Dylan Moran, The Lowry, Manchester, March 15 2015

Observational comedy has taken a bit of a battering in recent years. Ever since Michael McIntyre appeared on the scene, like a Peter Kay tribute act with jokes that mostly revolve around how babies can’t yet speak, some of the big names in stand-up have been turning their noses up, shaking their heads, and telling us that comedy is more than just looking at people and telling us what they do. But is it really? Let’s be honest, people are funny. And if you’re somebody who’s lucky enough to be funny for a living, are there many better ways of doing that than by shining a light on the foibles of the people around you?

In his Off the Hook tour, that’s exactly what Dylan Moran does. And there aren’t many people funnier than him. But by beginning by thanking us for pulling ourselves away from our iPads for the evening, and ending with perhaps the best Fifty Shades of Grey parody so far, he never ventures far from the territory of telling us what we do as a society and pointing out why we’re funny for doing those things.

So does Dylan Moran, the anarchic star of Black Books and well-renowned comedy genius, have to now be viewed as another replica of Michael McIntyre, the supposed scourge of the stand-up scene?

To put it simply, no. There is a huge difference. While we are all understandably a little bit bored of the identikit comedians that light up (or dumb down) Live at the Apollo and Mock the Week, Moran is not, and never will be, one of those. His comedy may make us focus in on ourselves, but the way he does that is as unique as ever.

He begins with jokes about Ed Miliband, David Cameron, and Nigel Farage. But rather than telling us that one looks like Wallace, one’s posh, and one’s a racist drinker, he compares Miliband to an escaped patient prancing in a field, does a perfect impression of Cameron that damns both him and his voters, and asks some serious, but seriously funny, questions about how it has even been possible for Farage to get his ugly mug on a TV screen.

He later skips to a skit about the British love of terrible television and reality shows. Well-worn territory, you might say. But if you find a funnier, angrier, or more adroit rant about The Great British Bake Off in the near future, then let me know. I’d like to hear it. And there probably aren’t many more unique ways of questioning the cultural worth of Strictly Come Dancing than by comparing it to shaking some food around on a tray and staring at it.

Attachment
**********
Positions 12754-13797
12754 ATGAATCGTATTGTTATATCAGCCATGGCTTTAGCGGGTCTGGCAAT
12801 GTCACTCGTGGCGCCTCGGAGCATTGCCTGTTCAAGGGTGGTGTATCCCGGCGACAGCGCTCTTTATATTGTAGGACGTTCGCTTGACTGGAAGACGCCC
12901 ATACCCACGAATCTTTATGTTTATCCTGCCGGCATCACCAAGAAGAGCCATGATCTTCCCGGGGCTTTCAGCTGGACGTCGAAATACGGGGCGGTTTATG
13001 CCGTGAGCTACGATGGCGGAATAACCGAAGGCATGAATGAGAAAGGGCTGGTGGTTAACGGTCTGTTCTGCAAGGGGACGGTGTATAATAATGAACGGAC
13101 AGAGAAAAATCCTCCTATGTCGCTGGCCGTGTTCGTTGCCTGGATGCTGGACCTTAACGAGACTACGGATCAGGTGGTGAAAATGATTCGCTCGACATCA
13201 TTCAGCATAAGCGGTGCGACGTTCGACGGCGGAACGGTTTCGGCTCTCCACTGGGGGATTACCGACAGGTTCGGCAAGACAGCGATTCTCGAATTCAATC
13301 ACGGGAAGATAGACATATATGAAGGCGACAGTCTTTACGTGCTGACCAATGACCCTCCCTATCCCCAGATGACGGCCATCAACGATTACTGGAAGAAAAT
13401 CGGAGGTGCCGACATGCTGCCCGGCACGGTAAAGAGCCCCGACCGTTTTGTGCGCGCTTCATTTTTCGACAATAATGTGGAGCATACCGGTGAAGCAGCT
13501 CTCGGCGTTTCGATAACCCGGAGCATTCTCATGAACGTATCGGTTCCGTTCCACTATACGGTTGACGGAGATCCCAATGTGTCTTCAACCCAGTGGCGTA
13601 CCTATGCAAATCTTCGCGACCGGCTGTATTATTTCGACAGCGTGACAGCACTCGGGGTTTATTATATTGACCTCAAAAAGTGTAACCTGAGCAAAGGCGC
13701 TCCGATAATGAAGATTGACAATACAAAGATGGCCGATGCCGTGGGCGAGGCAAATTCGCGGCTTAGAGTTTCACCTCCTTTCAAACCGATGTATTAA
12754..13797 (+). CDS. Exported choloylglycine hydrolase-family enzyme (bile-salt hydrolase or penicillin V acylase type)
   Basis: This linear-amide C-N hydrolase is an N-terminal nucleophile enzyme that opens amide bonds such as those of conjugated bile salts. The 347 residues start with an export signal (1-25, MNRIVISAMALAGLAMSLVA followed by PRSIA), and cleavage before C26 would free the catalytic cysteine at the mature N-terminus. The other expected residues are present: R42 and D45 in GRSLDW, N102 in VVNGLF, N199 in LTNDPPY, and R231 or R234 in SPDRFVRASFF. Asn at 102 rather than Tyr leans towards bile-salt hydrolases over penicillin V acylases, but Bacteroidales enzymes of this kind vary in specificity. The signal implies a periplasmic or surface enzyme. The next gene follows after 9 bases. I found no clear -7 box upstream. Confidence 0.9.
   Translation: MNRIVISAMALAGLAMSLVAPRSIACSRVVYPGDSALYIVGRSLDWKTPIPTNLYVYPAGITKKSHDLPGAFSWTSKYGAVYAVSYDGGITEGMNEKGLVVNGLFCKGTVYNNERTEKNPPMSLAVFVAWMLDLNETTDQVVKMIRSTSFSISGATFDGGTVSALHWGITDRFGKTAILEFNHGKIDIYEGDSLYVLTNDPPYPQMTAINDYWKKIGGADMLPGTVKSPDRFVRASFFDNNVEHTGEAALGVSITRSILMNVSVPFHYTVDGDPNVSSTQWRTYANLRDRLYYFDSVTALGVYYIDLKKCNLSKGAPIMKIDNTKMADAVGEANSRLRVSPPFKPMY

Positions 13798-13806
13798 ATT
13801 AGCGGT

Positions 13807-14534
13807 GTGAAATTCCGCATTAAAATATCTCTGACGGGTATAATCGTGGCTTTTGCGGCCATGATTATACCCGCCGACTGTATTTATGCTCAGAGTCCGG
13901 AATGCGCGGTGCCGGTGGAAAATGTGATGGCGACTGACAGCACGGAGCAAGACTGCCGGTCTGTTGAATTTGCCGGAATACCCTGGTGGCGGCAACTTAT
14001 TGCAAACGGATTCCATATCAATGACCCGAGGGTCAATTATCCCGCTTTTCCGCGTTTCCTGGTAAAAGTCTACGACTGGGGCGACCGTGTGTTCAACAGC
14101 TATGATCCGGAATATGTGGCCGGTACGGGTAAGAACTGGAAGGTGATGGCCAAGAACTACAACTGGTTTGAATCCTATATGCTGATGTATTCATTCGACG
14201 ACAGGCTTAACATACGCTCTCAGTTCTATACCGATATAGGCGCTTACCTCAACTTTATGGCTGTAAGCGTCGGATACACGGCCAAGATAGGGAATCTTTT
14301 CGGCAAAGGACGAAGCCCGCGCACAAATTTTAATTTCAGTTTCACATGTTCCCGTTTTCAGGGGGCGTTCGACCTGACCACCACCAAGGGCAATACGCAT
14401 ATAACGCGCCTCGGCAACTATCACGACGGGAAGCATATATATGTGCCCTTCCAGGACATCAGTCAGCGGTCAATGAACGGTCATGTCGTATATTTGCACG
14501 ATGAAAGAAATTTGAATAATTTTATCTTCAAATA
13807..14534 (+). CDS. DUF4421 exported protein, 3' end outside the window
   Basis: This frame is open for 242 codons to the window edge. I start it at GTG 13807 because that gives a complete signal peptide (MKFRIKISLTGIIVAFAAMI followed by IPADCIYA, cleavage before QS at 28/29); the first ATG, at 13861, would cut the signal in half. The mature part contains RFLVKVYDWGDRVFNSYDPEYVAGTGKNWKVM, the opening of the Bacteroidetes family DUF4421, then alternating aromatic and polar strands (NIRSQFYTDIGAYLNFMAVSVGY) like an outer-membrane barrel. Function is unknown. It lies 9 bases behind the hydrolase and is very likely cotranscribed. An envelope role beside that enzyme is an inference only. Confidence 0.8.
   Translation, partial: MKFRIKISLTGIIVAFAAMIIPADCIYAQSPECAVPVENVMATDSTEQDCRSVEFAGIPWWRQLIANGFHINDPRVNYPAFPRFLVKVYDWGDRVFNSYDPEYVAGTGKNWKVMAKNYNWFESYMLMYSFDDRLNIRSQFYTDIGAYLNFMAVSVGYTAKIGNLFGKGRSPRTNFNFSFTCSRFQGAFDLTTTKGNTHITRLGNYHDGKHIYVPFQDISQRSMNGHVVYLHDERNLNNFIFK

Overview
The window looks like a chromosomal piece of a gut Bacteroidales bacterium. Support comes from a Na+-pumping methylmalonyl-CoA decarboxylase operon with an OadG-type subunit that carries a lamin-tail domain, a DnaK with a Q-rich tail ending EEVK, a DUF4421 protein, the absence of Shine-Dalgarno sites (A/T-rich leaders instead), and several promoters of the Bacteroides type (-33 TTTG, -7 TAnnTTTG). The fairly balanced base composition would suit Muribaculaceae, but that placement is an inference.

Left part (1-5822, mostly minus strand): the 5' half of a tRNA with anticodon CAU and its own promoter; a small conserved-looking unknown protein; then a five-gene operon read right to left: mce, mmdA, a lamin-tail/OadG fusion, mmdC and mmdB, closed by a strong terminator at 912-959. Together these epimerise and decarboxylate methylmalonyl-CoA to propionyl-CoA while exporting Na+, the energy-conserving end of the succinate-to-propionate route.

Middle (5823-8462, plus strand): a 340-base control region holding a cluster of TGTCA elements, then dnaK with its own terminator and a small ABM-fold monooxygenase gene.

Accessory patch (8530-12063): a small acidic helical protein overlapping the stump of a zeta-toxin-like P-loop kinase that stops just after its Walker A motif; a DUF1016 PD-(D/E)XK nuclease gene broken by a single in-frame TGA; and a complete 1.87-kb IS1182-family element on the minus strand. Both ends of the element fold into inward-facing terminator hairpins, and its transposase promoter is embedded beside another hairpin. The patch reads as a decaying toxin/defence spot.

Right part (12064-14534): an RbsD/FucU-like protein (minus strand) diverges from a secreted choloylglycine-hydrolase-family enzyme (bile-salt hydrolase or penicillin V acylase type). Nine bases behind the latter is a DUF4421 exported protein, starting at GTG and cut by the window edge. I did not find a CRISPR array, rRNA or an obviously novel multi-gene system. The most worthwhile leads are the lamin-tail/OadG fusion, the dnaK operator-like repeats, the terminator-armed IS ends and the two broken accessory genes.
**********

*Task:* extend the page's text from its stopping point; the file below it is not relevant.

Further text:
This wasn’t just a ninety minute diatribe about bad voting decisions and worse TV, though. What took Off the Hook up another level was the fact that Moran’s observations weren’t only about us, they were also about him. After apologising for betraying his fans when he gave up smoking, he told us how the last couple of years have seen him in a new battle. Against his growing gut. He talked about how trips to supermarket have now replaced smoking in the garden, fags replaced by food, and how he know has to use the voices in his head to stop him from chowing down on the chocolate covered fuckbomb.

He talked about his kids and his wife, two other staples of the observational comedy genre. But he did it with wit and originality and with jokes that actually made you feel a little bit sorry for those in his immediate vicinity, while also kind of wishing he was your dad.

And in the most intimate moment of the whole show, he touched upon his depression. A curse for many comedians, he hinted that he faces some real lows at times, only to make us laugh when discussing how his depression doesn’t engender sympathy for others. Instead, it has him nodding his head when anyone talks about their own depression, all the time telling himself they don’t know what they’re talking about.

So yes, whether looking at himself or others, Moran fills his latest show with observational comedy. But he also proves that this doesn’t have to be a bad thing. You can simply repeat your observations in a funny voice and march around the stage, or you can make those observations reach out in to new and hilarious territory. Moran does the latter. And as the waist expands and the trips to supermarket become more frequent, the comedy seems only to benefit.
Fran Slater

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